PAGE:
Sam Zigrossi was reflecting on his family background. His father and both sets of grandparents immigrated to the United States from Italy, and the new life that they built for themselves here led Sam to believe that education is “how you can make your way in the world.”
It’s hardly surprising to hear Sam discuss the connection between education and equity, considering that he has enjoyed a productive career as an educator, including five years as a high school math and science teacher, earning a Master’s degree in Educational Administration, and facilitated adult education for years working with IBM.
Sam at last crossed paths with members of the Charles A. Dana Center at The University of Texas at Austin while representing IBM in the development of Texas’ statewide math and science standards for education (which would eventually become the TEKS standards). The Dana Center’s mission to create educational equality stuck in his mind, and he made his way here after retiring from IBM. Sam eventually worked 15 years as a Program Director for The Dana Center, which also houses Literacy First.
Sam first became familiar with Literacy First when it was still in its infancy. Due to organizational structure at the Dana Center, Literacy First even reported to Sam for a while. “I was never in charge of Literacy First,” he’s quick to point out. “Mary Ellen’s always been the key focus.” He did, however, learn as much as he could about ACE’s tutoring model and our results during a formative part of our history.
As one might expect from a math and science enthusiast, Sam became most enthusiastic about our focus on research and outcomes assessment—maybe even a little too enthusiastic, to hear him tell it. He occasionally accompanied Literacy First to meetings with district and school personnel in our early years, and he fondly remembers one particular meeting with school district staff in which his advocacy became more fervent than usual. “I think that was the last time Mary Ellen ever asked me to go with her to meet the district,” he recalls with a laugh.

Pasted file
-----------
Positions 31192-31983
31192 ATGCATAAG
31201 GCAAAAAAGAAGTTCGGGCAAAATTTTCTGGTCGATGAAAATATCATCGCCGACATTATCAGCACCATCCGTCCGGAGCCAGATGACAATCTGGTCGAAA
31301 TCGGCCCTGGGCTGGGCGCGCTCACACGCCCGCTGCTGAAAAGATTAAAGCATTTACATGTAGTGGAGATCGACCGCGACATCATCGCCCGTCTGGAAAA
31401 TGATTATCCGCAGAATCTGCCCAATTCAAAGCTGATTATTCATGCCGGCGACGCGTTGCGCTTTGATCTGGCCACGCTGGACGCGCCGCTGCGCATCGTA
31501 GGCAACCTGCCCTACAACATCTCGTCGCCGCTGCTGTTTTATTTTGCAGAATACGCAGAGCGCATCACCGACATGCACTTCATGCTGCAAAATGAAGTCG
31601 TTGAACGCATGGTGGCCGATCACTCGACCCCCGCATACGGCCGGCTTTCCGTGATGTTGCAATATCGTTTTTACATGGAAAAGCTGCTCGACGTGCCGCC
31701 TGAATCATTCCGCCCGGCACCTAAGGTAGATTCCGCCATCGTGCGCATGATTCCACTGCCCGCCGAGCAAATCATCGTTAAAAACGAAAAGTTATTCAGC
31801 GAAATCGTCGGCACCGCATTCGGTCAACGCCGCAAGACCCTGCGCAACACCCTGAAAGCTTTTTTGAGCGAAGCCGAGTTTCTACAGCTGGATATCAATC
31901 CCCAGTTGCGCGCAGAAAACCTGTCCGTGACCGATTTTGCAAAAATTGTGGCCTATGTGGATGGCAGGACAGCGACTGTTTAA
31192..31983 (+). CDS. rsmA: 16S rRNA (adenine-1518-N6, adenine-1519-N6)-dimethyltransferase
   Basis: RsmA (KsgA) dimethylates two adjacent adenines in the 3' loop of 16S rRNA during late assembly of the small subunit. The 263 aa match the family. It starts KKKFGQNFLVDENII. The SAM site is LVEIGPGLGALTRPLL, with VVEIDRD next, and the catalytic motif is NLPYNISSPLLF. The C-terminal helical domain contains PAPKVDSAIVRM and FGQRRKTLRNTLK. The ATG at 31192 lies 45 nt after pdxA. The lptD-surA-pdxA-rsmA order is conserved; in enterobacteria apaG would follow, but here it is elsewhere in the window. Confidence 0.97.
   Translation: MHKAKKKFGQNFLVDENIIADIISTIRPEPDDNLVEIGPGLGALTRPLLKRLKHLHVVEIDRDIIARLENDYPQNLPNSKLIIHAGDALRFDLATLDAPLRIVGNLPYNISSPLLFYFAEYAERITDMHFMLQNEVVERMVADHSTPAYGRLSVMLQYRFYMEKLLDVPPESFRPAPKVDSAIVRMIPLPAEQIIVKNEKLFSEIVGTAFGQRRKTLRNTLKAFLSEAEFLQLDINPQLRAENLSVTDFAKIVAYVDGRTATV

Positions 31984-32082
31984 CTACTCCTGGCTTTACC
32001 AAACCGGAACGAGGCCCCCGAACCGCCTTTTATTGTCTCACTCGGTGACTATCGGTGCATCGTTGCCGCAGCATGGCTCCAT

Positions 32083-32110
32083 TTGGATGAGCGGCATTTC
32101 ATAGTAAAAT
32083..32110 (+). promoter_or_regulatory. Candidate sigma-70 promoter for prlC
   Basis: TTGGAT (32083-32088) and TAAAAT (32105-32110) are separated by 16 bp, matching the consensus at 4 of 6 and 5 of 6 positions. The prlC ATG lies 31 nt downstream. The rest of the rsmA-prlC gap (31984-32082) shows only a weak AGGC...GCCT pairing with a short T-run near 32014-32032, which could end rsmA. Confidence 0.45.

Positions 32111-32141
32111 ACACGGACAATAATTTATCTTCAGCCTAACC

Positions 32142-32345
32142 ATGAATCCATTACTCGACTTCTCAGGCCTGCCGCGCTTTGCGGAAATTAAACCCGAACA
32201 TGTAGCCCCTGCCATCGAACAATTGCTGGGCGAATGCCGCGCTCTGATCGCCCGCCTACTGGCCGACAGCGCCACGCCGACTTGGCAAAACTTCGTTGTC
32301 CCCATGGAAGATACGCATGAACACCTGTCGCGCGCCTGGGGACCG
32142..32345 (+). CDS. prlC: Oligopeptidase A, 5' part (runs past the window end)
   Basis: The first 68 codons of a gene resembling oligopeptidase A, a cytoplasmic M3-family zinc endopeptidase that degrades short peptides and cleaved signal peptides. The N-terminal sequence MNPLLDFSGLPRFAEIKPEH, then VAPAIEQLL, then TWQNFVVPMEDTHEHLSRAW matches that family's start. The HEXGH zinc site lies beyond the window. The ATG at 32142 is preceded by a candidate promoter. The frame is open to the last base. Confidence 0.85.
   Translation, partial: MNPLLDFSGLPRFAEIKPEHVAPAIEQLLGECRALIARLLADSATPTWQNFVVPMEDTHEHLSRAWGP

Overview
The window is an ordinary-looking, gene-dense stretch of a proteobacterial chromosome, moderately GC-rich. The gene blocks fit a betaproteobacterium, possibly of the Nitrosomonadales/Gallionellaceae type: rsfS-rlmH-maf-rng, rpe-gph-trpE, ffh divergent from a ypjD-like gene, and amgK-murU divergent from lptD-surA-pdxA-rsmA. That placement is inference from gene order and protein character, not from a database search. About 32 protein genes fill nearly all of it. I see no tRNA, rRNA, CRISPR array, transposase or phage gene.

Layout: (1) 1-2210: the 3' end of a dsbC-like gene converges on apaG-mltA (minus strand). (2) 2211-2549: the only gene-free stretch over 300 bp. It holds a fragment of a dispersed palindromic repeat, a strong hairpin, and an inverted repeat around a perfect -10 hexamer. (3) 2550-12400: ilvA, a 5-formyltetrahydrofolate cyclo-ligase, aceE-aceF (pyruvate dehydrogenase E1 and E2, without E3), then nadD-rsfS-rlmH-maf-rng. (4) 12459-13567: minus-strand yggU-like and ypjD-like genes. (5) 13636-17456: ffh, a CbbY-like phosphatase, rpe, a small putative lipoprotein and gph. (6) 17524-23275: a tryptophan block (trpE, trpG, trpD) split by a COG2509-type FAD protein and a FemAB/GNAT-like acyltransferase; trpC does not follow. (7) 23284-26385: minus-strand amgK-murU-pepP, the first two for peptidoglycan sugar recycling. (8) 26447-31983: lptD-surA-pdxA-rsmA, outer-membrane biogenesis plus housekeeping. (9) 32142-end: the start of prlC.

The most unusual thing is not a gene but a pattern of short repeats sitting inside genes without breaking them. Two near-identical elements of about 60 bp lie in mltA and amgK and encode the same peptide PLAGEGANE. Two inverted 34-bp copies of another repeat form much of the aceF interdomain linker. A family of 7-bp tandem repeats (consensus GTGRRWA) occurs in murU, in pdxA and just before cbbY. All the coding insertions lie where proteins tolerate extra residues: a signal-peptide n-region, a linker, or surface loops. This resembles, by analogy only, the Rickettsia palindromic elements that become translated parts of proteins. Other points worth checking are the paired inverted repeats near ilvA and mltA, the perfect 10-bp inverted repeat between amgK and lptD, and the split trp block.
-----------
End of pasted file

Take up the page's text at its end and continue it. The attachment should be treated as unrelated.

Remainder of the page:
Needless to say, Sam is thrilled to have watched us deepen our roots in the community and become a valued support service for multiple school districts over the years. He may be retired from the Dana Center now, but his support for Literacy First continues. “I use your stories everywhere I go because it works, and I’ve got the research to prove it,” he says. Lately he has remained involved with us not only as an advocate but also as a donor. When asked why he donates, Sam gives a straightforward answer: “I know that whatever I give will be used in a way that is productive and effective.”
Even in retirement, Sam continues to work toward equality through education. He now tutors students who struggle with math from grade 3 through high school—and says he sees the need for ACE’s literacy tutoring all the time. In particular, he points to a test that he recently gave to his students: going over each question with the students after the test, Sam realized that over half of the time students hadn’t give the wrong answer because they didn’t have enough mathematical knowledge. Instead, they missed questions because they didn’t have the reading comprehension skills to understand what the questions were asking.
Sam thinks Literacy First is a perfect answer to closing this achievement gap in reading skills. He thinks that, the entire program “has been really well thought out and the staff is always looking for ways to improve it…it’s just a really neat program. I truly believe that education is the great equalizer.”
This interview has been edited for clarity and length.